Taylor announces $30 million funding for Territory infrastructure initiatives


The Federal Government has revealed as part of its 2021-22 budget it will plough $30 million into electricity infrastructure projects in the Northern Territory, including $15 million to help build a 35 MW battery energy storage system (BESS) to support the Darwin-to-Katherine grid as more Territorians install solar on their roofs.

The funding announcement also includes $15 million to advance the deployment of renewable energy microgrids in remote Indigenous communities.

The funding boost will build on the Territory Government ‘s own commitments which include $30 million for battery energy storage systems and $69 million to advance the installation of microgrids in remote and regional areas.

The Darwin Big Battery project was first announced in April 2020 with the Territory Government confident the $30 million 35 MW system will help deliver security and reliability with growing levels of variable renewable energy entering the grid.

It is expected the BESS will enable further penetration of solar PV on the network, reduce the reliance on gas-fired generators, shore up system strength and contribute to system inertia.

Government-owned Territory Generation, the major producer of electricity in the Northern Territory, will operate the BESS which is expected to save about $6 million a year by supplying power system services currently provided by gas generators.

Early indications were the battery would be operational in the second half of 2022.

The Darwin Big Battery is among a swag of battery storage systems being rolled out across the Territory with Sun Cable planning to build a mega battery of up to 100 MW in Darwin as part of its proposed 10 GW Australia-ASEAN power link project.

The Australian Renewable Energy Agency (ARENA) is backing the Alice Springs Future Grid project, announced last year, which includes a grid-scale battery system and aggregation of residential batteries into a virtual power plant, while a 5 MW BESS was successfully integrated into Alice Springs’ grid in 2018.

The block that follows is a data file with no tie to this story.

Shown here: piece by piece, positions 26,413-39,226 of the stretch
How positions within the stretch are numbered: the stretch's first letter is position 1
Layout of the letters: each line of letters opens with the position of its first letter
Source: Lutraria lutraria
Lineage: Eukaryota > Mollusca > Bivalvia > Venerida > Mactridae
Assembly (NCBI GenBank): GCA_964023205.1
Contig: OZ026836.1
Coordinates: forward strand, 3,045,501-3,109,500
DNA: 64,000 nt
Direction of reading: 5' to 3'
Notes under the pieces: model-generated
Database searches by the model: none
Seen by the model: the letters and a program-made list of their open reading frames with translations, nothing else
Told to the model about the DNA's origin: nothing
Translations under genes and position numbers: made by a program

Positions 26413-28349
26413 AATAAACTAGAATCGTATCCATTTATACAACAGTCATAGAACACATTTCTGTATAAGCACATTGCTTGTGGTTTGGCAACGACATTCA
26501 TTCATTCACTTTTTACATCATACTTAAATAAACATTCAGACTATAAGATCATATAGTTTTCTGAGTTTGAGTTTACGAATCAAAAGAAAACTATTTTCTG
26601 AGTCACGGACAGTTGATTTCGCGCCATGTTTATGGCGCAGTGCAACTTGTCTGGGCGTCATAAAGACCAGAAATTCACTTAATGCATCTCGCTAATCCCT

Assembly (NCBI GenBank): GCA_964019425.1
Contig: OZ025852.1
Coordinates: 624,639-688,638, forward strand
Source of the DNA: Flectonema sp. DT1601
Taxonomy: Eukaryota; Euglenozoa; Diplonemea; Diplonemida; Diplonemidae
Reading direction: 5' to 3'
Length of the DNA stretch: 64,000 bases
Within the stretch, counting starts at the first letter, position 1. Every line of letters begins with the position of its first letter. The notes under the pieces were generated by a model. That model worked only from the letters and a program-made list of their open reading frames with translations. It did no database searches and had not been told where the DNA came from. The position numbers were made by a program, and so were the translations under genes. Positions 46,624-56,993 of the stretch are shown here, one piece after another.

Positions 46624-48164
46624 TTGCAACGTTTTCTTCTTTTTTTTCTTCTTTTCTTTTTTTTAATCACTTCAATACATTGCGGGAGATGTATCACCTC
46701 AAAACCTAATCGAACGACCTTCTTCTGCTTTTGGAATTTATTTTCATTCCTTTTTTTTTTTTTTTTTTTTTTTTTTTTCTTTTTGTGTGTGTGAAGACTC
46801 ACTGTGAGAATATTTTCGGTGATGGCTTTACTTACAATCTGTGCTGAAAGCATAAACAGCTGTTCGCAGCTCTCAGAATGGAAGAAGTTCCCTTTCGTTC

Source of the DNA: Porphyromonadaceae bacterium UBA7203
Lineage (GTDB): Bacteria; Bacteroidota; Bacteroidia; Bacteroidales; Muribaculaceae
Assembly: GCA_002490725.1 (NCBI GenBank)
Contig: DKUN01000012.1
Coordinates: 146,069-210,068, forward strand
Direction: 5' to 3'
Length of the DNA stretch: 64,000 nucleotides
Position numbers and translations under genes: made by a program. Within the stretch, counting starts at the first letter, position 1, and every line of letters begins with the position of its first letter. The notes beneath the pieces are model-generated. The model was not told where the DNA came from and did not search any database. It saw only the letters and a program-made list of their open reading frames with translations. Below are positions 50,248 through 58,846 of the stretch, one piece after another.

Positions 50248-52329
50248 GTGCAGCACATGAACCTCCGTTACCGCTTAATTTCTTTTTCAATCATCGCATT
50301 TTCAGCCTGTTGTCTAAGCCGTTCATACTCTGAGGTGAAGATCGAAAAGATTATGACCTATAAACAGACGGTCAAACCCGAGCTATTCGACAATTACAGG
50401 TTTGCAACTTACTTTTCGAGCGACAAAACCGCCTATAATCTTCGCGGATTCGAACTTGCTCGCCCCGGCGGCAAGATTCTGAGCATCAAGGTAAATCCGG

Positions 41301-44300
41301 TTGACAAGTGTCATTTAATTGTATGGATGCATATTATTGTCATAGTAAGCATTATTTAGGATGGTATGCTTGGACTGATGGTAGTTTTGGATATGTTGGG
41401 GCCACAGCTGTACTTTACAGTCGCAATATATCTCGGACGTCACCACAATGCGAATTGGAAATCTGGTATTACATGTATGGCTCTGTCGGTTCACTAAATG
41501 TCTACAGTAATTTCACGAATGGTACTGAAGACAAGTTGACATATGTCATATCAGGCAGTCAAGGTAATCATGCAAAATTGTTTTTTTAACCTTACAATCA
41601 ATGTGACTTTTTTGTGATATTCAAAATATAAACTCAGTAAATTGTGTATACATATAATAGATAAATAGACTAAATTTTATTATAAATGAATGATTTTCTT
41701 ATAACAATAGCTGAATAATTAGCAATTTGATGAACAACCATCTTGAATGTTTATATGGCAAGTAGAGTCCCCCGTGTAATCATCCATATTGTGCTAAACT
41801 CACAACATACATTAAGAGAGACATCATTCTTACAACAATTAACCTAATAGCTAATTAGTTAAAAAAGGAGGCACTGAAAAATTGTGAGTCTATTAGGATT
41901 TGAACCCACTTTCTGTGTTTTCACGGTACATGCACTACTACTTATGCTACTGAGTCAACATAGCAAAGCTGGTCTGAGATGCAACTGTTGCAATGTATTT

Sun Cable is planning a big battery as part of it’s proposed 10 GW Australia-ASEAN Power Link.

Image: NEW

Minister for Energy and Emissions Reduction Angus Taylor said the funding for the battery and the microgrid projects will help deliver secure and reliable power in the NT, while reducing emissions.

“These projects will provide reliable and secure power for Territorians and deliver affordable energy solutions for remote indigenous communities,” he said.

“We are focused on working with states and territories to ensure their specific energy needs are met and will continue to work closely with our counterparts to ensure all Australians can access the cheap and reliable power, wherever they live.”

Taylor said the latest funding announcement builds on the $50 million Regional and Remote Communities Reliability Fund, which has already awarded over $5.2 million to microgrid feasibility studies across more than 20 locations in the NT.

The Federal Government commitment comes just days after the Territory Government announced it would continue to pursue the rollout of renewable energy solutions in remote communities, building on the $6.6 million Renewable Remote Power Program and the $59 million Solar Energy Transformation Program which have already delivered 10 MW of solar generation to remote communities in the Territory.

Renewables, including solar PV systems, batteries and green hydrogen are set to replace diesel generators in 72 remote communities.

The Territory Government said it will spend $2 million over the next two years securing land access near communities, assessing future power demand, and surveying transmission lines and other infrastructure already on-site.

This content is protected by copyright and may not be reused. If you want to cooperate with us and would like to reuse some of our content, please contact: editors@pv-magazine.com.